Extreme weather conditions
Charred trees still stand along much of Highway 70, along with signs of close calls such as burnt cars in front of intact but empty houses. Some wooded hillsides remained smoking on Friday. Several signs on the road expressed their gratitude to the firefighters deployed against the Dixie blaze.
“I’m just happy to be alive,” said Marva Stewart, 75, a retired saleswoman who has spent the last week and a half in a makeshift shelter at Springs of Hope Church in Quincy. “But it’s frustrating not knowing when this will end. This is not how we are supposed to live in this country.
One afternoon this week, some in the cramped church scoured social media feeds on their phones for updates on the Dixie Fire, which started July 13 and consumed an area larger than New York City. .
Baltazar Garcia repeatedly tried to call his sister, but flooded mobile phone networks in Quincy prevented him from passing. “It was very hard for me,” Garcia, 76, a former quarry worker said in Spanish. “I’m alone here and it’s hard to even know what’s going on. At least they give us meals.
Other evacuees spent time in the parking lot for semblance of privacy or sought refuge in their cars, turning up the air conditioning as smoke gave the sky an unusual orange tint. Every now and then, they would turn on the wipers to clean the ash that settled on their windshields.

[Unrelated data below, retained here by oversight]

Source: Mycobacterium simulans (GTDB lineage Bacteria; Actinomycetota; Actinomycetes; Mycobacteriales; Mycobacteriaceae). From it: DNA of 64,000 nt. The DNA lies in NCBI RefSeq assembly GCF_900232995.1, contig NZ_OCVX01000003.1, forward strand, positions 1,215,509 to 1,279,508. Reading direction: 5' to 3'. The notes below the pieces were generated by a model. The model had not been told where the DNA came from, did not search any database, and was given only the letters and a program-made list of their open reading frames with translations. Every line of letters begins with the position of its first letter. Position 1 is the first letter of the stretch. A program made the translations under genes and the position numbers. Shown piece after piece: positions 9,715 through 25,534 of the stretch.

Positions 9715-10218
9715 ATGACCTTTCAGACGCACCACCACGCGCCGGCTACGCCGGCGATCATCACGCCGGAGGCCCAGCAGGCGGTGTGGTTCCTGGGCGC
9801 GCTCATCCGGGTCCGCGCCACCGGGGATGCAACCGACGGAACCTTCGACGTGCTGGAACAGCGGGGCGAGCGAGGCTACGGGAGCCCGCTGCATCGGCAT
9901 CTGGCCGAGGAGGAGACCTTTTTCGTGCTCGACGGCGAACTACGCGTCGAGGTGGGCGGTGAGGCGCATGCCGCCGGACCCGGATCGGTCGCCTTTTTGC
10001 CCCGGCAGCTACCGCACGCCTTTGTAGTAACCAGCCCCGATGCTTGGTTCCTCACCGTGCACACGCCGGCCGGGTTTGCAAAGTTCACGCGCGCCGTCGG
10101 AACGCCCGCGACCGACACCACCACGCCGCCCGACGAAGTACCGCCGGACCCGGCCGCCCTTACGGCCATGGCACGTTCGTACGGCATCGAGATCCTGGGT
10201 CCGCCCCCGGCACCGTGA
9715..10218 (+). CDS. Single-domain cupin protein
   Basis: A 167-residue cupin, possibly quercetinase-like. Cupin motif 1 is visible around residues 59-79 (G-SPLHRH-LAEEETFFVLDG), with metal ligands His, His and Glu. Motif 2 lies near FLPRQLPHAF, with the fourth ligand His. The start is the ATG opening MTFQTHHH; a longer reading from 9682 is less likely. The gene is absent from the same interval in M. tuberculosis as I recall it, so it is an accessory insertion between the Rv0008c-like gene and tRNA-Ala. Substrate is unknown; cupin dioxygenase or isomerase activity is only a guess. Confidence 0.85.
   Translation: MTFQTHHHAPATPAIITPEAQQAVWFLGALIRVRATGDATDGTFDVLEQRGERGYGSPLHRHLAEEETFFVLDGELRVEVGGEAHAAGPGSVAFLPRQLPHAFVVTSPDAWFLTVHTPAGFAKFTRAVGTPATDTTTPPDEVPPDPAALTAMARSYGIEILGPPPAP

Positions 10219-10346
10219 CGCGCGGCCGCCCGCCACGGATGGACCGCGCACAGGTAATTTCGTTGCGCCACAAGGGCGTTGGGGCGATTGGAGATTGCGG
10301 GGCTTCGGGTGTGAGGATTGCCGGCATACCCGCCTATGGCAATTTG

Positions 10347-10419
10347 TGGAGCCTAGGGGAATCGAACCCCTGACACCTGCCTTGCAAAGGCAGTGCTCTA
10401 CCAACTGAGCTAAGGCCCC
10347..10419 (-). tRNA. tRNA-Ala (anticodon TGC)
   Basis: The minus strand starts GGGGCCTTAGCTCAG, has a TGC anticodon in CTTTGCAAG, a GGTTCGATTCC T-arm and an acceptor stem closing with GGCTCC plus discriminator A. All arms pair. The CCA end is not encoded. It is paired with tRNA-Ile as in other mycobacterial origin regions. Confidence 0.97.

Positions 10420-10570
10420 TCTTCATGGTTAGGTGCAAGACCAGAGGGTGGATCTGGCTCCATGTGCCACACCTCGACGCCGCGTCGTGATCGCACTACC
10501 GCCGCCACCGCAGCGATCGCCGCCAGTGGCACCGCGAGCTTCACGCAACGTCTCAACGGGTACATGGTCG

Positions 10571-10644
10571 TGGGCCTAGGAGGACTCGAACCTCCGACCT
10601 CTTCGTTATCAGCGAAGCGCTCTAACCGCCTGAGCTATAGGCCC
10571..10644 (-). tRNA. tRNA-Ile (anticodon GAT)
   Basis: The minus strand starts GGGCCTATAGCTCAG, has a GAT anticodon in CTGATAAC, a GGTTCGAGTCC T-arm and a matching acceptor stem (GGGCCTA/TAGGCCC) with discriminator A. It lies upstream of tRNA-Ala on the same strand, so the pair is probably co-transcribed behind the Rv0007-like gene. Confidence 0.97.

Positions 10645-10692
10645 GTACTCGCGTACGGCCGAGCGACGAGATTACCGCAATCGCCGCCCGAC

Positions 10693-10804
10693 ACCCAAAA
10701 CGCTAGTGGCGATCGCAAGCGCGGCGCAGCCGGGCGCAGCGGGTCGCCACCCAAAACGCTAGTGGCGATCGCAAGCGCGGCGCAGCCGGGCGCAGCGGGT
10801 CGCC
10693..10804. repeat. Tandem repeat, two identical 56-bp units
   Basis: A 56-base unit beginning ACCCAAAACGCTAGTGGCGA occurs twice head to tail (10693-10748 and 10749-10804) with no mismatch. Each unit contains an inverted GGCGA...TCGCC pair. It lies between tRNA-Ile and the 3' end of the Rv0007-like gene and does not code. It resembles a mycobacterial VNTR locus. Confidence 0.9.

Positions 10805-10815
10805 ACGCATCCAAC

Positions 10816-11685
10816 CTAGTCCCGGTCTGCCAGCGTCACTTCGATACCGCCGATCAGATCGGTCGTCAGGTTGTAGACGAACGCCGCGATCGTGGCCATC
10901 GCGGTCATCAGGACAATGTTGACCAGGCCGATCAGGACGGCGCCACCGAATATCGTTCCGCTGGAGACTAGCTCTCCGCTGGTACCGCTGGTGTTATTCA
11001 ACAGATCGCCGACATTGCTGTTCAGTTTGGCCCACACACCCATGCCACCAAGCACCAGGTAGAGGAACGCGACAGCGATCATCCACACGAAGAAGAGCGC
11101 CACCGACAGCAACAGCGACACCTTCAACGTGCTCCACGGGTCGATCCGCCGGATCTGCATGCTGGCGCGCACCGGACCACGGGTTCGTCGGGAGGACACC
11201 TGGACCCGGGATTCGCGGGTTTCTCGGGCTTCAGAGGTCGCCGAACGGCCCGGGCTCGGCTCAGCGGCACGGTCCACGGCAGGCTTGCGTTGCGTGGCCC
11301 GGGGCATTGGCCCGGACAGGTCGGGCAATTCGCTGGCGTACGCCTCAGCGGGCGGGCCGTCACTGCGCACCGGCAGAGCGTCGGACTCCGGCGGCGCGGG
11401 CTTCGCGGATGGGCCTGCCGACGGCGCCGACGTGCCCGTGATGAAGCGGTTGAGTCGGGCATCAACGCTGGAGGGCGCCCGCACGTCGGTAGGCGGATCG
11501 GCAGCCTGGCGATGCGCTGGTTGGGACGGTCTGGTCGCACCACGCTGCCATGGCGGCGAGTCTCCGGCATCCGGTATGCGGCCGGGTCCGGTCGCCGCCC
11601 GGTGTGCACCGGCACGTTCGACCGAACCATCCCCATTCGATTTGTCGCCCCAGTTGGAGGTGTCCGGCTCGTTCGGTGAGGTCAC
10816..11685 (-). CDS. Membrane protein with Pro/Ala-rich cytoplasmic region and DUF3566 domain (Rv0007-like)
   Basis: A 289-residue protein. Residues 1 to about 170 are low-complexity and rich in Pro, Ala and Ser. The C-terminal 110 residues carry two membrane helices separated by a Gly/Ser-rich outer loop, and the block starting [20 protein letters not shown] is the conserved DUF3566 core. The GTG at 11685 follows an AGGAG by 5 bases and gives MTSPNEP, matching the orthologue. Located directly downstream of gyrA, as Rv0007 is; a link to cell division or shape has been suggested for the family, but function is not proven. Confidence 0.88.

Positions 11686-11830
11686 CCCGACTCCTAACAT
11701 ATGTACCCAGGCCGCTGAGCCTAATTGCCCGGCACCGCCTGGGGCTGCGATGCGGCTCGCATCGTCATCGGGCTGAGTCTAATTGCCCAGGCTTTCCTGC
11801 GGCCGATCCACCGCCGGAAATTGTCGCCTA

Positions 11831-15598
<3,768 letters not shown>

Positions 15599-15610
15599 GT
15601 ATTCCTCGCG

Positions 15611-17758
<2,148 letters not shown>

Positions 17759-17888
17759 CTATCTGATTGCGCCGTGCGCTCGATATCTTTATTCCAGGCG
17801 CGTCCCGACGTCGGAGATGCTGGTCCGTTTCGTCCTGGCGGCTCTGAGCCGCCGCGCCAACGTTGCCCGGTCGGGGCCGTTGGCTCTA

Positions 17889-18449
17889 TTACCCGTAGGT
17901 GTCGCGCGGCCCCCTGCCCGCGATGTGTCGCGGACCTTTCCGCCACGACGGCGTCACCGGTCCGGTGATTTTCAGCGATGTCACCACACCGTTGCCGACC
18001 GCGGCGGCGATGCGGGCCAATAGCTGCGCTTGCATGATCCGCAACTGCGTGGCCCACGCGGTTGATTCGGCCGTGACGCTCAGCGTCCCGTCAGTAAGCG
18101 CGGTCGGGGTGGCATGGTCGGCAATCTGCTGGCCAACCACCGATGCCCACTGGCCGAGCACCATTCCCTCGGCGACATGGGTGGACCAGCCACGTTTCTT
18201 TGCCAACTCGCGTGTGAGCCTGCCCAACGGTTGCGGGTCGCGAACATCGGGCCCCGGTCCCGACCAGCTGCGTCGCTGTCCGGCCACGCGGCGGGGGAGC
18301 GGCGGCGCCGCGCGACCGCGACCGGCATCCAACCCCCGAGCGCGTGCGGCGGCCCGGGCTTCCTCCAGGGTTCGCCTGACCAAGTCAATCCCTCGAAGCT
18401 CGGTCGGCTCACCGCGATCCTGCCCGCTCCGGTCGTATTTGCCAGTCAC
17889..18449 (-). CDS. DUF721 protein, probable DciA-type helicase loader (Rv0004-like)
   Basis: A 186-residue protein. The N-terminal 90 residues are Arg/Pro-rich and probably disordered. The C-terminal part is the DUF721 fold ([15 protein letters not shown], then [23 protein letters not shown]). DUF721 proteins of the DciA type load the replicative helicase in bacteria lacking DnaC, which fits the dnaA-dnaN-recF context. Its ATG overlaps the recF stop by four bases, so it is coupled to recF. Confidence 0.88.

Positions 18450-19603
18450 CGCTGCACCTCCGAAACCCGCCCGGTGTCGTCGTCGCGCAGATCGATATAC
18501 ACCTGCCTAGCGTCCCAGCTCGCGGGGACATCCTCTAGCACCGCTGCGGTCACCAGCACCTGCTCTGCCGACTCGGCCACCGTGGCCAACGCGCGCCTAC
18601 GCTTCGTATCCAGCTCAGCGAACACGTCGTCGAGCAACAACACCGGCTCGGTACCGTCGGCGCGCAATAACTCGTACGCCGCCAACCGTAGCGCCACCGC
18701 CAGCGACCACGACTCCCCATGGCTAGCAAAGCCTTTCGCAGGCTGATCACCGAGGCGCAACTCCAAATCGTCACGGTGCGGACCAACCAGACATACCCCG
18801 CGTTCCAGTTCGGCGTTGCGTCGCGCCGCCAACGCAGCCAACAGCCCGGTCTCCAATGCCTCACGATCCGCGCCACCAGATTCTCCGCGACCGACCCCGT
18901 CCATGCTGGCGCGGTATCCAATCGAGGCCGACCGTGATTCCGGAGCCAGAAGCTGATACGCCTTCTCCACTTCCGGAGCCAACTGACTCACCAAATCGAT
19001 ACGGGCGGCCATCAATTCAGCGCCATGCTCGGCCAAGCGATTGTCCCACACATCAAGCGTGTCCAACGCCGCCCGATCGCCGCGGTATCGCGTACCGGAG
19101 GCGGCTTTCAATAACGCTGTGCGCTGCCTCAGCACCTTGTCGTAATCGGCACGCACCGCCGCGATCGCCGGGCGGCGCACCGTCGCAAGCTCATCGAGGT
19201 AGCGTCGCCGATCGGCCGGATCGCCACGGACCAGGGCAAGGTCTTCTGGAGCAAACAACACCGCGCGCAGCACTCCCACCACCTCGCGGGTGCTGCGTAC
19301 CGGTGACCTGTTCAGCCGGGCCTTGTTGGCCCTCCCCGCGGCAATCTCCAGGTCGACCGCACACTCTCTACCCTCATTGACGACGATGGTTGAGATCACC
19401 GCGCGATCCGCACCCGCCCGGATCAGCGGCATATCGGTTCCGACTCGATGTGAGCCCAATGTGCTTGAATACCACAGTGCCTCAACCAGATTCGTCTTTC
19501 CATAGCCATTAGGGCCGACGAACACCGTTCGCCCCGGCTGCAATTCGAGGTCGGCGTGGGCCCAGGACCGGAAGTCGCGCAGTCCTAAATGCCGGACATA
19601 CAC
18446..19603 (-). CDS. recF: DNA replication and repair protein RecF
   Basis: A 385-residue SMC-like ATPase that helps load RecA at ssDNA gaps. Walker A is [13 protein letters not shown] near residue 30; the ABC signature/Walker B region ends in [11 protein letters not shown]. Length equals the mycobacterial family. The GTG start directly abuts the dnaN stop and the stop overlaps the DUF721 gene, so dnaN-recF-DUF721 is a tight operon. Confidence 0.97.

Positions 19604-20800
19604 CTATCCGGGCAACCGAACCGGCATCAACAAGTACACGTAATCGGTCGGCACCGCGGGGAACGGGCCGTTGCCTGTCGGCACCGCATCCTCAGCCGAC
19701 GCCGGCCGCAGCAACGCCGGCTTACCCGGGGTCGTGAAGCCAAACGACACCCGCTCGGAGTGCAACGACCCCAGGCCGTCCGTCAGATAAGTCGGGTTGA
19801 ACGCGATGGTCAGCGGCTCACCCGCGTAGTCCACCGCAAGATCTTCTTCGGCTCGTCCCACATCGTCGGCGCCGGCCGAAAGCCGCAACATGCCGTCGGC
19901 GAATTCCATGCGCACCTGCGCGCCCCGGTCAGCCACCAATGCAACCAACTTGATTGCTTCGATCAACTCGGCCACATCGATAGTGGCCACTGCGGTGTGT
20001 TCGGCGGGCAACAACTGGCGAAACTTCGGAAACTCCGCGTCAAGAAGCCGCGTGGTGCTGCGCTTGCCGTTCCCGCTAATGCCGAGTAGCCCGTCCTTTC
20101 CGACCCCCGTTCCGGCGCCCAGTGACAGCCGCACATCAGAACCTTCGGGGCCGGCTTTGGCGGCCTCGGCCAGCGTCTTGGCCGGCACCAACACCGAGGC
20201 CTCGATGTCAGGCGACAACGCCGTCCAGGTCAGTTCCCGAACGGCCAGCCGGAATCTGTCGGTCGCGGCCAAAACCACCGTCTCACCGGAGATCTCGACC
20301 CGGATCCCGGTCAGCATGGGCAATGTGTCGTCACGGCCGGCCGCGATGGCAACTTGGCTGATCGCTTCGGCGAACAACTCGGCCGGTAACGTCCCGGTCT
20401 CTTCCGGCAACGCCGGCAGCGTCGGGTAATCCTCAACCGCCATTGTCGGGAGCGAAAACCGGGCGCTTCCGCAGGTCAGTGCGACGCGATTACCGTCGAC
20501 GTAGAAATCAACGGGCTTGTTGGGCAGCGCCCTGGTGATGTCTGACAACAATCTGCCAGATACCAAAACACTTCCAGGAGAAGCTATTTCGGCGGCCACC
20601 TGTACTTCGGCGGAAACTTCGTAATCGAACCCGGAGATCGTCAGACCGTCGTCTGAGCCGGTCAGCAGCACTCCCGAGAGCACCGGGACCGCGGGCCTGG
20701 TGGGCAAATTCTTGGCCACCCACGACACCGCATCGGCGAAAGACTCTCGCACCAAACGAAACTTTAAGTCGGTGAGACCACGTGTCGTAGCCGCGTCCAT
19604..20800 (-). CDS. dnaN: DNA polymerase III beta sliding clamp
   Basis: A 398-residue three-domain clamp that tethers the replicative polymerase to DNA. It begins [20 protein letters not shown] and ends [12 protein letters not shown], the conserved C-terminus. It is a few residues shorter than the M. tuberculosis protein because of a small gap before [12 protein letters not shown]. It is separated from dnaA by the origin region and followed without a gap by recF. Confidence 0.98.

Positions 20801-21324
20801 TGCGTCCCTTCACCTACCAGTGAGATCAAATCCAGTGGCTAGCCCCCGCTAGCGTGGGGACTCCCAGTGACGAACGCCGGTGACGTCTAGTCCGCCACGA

“I can’t take it anymore,” said Tracy Ketcham, 66, a retired housewife, as she sat in her car outside the church. She said she was looking for some peace and quiet when she moved from Orange County in Southern California to the rural enclave of Greenville nine years ago.
“I’m studying the Bible – now I can’t help but think it’s the end of days,” Ms. Ketcham said. The lack of privacy in the shelter, she said, coupled with reports of PG&E involvement and the lack of reliable information on the duration of this disaster, put her at edge. .
“Maybe all of this is a sign that I should go home no matter the risk,” said Ms Ketcham, who lives alone. “All the waiting, the crying kids, the damn heat here in town. It must be better than here.
As if to signal the drought conditions that are fueling wildfires across much of the West, temperatures have hovered around 100 degrees this week in areas around the Dixie Fire. The blaze has grown so much that in Sacramento, the state capital a three-hour drive from Quincy, smoke from Dixie Fire has raised concerns this week about deteriorating air quality. Authorities have urged residents of Sacramento with respiratory problems or heart disease to limit outdoor exposure.
“It’s like we’re being drawn into something we can’t control,” said Scott Ludwig, who evacuated the mobile home park with Ms Bowen and their two children.
Mr Ludwig, a former carnival worker who now makes do with disability benefits, said he wanted answers from PG&E. “It’s insulting to still have to pay an electricity bill to a company that doesn’t learn from its own mistakes.
Putting out a cigarette as he stood by the entrance to the shelter, he gazed at the thousands of logs stacked nearby – a reminder of how much Quincy relies on the trees that are now ablaze.
“We have no idea if we’ll have to evacuate again,” Mr. Ludwig said. “Look around, there is a lot to burn. If the fire reaches this place, we are just roast ducks.
Annie karni contributed reports.